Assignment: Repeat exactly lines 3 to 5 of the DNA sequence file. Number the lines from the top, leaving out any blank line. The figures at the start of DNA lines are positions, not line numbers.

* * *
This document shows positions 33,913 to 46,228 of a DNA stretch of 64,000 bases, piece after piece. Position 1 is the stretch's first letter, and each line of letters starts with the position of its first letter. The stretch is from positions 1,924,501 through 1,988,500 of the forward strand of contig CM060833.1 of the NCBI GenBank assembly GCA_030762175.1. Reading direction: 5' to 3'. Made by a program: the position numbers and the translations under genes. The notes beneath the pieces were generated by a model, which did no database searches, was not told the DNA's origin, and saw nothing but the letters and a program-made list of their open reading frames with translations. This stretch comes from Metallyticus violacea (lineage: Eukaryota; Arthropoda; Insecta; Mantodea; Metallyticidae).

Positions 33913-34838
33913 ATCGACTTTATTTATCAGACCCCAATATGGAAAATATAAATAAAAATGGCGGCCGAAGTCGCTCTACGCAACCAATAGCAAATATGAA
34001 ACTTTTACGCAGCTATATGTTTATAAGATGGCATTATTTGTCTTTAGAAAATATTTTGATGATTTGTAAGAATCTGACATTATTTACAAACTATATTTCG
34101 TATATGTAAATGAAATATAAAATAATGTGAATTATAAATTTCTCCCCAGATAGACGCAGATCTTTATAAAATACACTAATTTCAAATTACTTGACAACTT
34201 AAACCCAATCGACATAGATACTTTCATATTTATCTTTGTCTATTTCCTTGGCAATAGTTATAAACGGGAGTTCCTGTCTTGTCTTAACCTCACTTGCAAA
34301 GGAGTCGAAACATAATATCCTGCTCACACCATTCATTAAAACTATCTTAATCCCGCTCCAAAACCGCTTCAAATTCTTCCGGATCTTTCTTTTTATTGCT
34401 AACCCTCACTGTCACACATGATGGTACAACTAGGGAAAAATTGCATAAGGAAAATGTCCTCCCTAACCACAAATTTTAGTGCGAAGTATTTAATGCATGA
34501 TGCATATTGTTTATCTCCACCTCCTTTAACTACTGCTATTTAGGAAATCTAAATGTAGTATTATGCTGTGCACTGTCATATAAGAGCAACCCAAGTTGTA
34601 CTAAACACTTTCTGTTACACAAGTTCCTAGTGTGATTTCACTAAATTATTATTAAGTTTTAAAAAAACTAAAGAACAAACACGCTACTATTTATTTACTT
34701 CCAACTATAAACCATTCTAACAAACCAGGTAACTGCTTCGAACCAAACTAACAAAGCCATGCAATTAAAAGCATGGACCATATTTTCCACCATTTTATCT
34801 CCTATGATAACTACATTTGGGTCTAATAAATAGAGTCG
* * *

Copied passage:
33913 ATCGACTTTATTTATCAGACCCCAATATGGAAAATATAAATAAAAATGGCGGCCGAAGTCGCTCTACGCAACCAATAGCAAATATGAA
34001 ACTTTTACGCAGCTATATGTTTATAAGATGGCATTATTTGTCTTTAGAAAATATTTTGATGATTTGTAAGAATCTGACATTATTTACAAACTATATTTCG
34101 TATATGTAAATGAAATATAAAATAATGTGAATTATAAATTTCTCCCCAGATAGACGCAGATCTTTATAAAATACACTAATTTCAAATTACTTGACAACTT